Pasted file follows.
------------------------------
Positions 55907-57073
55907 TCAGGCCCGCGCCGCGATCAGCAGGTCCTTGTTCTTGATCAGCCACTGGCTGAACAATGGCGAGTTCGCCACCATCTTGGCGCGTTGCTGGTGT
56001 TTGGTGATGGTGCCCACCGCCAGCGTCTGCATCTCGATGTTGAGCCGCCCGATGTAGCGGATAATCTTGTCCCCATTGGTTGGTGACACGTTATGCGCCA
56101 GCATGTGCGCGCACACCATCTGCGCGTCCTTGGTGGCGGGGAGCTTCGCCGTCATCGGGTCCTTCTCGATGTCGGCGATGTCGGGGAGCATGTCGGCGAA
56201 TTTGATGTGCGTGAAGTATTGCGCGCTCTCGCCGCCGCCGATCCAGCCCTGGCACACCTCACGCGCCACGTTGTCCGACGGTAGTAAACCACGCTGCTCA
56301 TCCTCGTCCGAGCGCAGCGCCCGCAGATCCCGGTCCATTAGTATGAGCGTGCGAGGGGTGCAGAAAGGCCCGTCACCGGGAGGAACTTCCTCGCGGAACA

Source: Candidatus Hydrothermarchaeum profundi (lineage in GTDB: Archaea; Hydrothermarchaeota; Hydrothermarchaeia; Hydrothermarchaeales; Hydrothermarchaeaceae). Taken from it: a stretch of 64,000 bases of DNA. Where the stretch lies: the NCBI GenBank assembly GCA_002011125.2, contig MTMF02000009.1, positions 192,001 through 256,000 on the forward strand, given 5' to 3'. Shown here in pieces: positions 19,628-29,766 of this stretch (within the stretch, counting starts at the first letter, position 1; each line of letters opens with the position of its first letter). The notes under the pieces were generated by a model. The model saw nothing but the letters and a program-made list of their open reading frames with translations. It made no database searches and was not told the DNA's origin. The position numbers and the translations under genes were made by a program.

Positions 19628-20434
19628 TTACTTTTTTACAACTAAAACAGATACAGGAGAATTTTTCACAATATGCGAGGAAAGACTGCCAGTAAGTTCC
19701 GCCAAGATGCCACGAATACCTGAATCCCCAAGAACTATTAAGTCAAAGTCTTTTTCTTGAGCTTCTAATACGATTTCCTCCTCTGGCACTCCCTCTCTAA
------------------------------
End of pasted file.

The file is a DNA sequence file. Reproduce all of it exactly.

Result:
Positions 55907-57073
55907 TCAGGCCCGCGCCGCGATCAGCAGGTCCTTGTTCTTGATCAGCCACTGGCTGAACAATGGCGAGTTCGCCACCATCTTGGCGCGTTGCTGGTGT
56001 TTGGTGATGGTGCCCACCGCCAGCGTCTGCATCTCGATGTTGAGCCGCCCGATGTAGCGGATAATCTTGTCCCCATTGGTTGGTGACACGTTATGCGCCA
56101 GCATGTGCGCGCACACCATCTGCGCGTCCTTGGTGGCGGGGAGCTTCGCCGTCATCGGGTCCTTCTCGATGTCGGCGATGTCGGGGAGCATGTCGGCGAA
56201 TTTGATGTGCGTGAAGTATTGCGCGCTCTCGCCGCCGCCGATCCAGCCCTGGCACACCTCACGCGCCACGTTGTCCGACGGTAGTAAACCACGCTGCTCA
56301 TCCTCGTCCGAGCGCAGCGCCCGCAGATCCCGGTCCATTAGTATGAGCGTGCGAGGGGTGCAGAAAGGCCCGTCACCGGGAGGAACTTCCTCGCGGAACA

Source: Candidatus Hydrothermarchaeum profundi (lineage in GTDB: Archaea; Hydrothermarchaeota; Hydrothermarchaeia; Hydrothermarchaeales; Hydrothermarchaeaceae). Taken from it: a stretch of 64,000 bases of DNA. Where the stretch lies: the NCBI GenBank assembly GCA_002011125.2, contig MTMF02000009.1, positions 192,001 through 256,000 on the forward strand, given 5' to 3'. Shown here in pieces: positions 19,628-29,766 of this stretch (within the stretch, counting starts at the first letter, position 1; each line of letters opens with the position of its first letter). The notes under the pieces were generated by a model. The model saw nothing but the letters and a program-made list of their open reading frames with translations. It made no database searches and was not told the DNA's origin. The position numbers and the translations under genes were made by a program.

Positions 19628-20434
19628 TTACTTTTTTACAACTAAAACAGATACAGGAGAATTTTTCACAATATGCGAGGAAAGACTGCCAGTAAGTTCC
19701 GCCAAGATGCCACGAATACCTGAATCCCCAAGAACTATTAAGTCAAAGTCTTTTTCTTGAGCTTCTAATACGATTTCCTCCTCTGGCACTCCCTCTCTAA